Dorothy Johnston

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Dorothy Johnston
Born 1948
Geelong, Victoria
Language English
Nationality Australian
Notable works One for the Master
Years active 1975-

Dorothy Johnston (born 1948) is an Australian author of both crime and literary fiction. She has published novels, short stories and essays.

Born in Geelong, Victoria, Australia, Johnston trained as a teacher at the University of Melbourne and later worked as a researcher in the education field.[1] She lived in Canberra from 1979 to 2008, and currently lives in Ocean Grove, Victoria (Australia).[2] She is a former President of Canberra PEN and a founding member of the Seven Writers' Group.[3]




  • Tunnel Vision (1984)
  • Ruth (1986)
  • Maralinga, My Love (1988)
  • One for the Master (1997)
  • The Trojan Dog (2000)
  • The White Tower (2003)
  • The House at Number 10 (2005)
  • Eden (2007)
  • Through a Camel's Eye (2016) - first in her Sea-change Mystery series

Short stories[edit]

  • "The Boatman Of Lake Burley Griffin", published in Canberra Tales: Stories (1988) (reprinted as The Division of Love: Stories, 1995); Below the Water Line (1999) and The Invisible Thread, A Hundred Years of Words (2012)
  • "A Christmas Story", published in Motherlove (1996)
  • "Two Wrecks", published in Best Australian Stories (2008) and Best Australian Stories: A Ten-year Collection (2011)
  • "Quicksilver's Ride", published in Best Australian Stories (2009)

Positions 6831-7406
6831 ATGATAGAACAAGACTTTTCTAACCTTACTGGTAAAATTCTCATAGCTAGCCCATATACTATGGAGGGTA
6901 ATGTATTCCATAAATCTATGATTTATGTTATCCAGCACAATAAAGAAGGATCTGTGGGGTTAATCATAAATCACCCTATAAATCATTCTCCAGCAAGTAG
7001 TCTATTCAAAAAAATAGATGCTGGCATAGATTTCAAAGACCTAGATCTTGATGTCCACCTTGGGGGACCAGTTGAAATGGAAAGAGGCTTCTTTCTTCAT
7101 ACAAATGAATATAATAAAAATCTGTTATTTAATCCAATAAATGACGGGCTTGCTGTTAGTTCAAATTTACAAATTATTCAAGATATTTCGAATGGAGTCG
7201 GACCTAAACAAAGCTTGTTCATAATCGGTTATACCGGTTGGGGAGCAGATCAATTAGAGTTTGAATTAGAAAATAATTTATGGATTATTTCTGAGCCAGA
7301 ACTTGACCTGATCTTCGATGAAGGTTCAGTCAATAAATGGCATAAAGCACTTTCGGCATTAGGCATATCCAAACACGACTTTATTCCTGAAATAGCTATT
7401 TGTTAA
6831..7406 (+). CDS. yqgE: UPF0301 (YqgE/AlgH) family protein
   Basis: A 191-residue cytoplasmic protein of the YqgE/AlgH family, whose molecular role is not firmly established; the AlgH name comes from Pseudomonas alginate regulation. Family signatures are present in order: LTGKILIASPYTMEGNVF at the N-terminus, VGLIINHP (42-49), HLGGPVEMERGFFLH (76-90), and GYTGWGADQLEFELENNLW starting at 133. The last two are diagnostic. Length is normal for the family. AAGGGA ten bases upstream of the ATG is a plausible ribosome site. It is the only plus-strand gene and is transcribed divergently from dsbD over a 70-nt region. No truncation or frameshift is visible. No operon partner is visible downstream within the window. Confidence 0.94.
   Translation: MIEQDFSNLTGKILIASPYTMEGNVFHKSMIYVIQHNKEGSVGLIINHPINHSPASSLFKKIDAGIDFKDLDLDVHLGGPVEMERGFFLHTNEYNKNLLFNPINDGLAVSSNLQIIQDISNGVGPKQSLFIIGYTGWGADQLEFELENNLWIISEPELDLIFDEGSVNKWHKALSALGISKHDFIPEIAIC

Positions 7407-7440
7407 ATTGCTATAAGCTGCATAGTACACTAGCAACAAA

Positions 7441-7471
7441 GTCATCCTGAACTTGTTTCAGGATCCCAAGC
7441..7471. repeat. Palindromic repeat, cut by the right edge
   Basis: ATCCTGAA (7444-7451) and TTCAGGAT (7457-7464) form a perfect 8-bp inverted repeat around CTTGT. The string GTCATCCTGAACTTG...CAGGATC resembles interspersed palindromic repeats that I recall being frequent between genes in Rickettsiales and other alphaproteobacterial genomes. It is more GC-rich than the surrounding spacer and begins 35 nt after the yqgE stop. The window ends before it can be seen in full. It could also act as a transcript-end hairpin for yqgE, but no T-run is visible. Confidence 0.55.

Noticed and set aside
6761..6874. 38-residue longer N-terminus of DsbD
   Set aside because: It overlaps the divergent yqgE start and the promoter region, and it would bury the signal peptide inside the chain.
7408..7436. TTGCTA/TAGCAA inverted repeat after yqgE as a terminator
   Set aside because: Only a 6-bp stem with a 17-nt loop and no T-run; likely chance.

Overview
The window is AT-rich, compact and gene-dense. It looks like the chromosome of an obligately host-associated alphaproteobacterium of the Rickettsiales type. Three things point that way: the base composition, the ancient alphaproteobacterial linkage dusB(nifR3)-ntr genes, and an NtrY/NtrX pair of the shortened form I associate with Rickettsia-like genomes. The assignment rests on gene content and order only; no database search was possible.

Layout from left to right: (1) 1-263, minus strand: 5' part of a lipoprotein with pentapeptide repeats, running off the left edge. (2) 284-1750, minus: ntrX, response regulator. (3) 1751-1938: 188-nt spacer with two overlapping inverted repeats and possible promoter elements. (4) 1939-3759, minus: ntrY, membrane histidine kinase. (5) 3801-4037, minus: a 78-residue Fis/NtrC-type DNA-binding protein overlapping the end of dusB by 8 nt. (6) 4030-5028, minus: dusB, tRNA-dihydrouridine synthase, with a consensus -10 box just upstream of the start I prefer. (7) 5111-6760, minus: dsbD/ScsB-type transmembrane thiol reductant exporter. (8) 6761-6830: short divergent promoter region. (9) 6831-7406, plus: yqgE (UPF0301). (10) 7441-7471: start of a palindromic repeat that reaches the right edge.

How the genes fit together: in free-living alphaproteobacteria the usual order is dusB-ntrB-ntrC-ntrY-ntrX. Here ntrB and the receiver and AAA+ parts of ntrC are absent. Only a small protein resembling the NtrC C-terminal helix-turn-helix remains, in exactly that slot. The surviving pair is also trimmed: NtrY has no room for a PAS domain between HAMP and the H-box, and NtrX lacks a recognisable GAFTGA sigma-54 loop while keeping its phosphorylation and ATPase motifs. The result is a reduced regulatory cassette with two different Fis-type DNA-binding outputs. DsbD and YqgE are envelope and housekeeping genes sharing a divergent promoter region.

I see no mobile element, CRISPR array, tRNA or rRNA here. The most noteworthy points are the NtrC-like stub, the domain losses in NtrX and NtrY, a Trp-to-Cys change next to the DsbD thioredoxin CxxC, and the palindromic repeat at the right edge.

• "Female Sleuths And Family Matters: Can Genre and Literary Fiction Coalesce?", published in Australian Book Review (2000)
  • "A Script With No Words", published in HEAT New Series 1 (2001)
  • "Disturbing Undertones", published in The Griffith Review (2007)
  • "But when she was bad...", published in The Australian Literary Review (2008)
  • "The sounds of silence", published in The Age (2009)
  • "Fiction's ever present danger", published in Spectrum (January 2011)


  1. ^ Johnston, Dorothy (1948 - ) (Australian Women's Archive Project) Accessed: 4 February 2007
  2. ^ "Leaving literary Canberra", published in The Canberra Times 12 January 2008
  3. ^ Randall, D'arcy "Seven Writers And Australia's Literary Capital", published in Republics of Letters: Literary Communities In Australia, Peter Kirkpatrick and Robert Dixon (Eds.) Sydney University Press, 2012, p205-216.
  4. ^ "ACT Book of the Year Winners". ACT Virtual Library. Archived from the original on 2007-08-31. Retrieved 2007-09-03. 

External links[edit]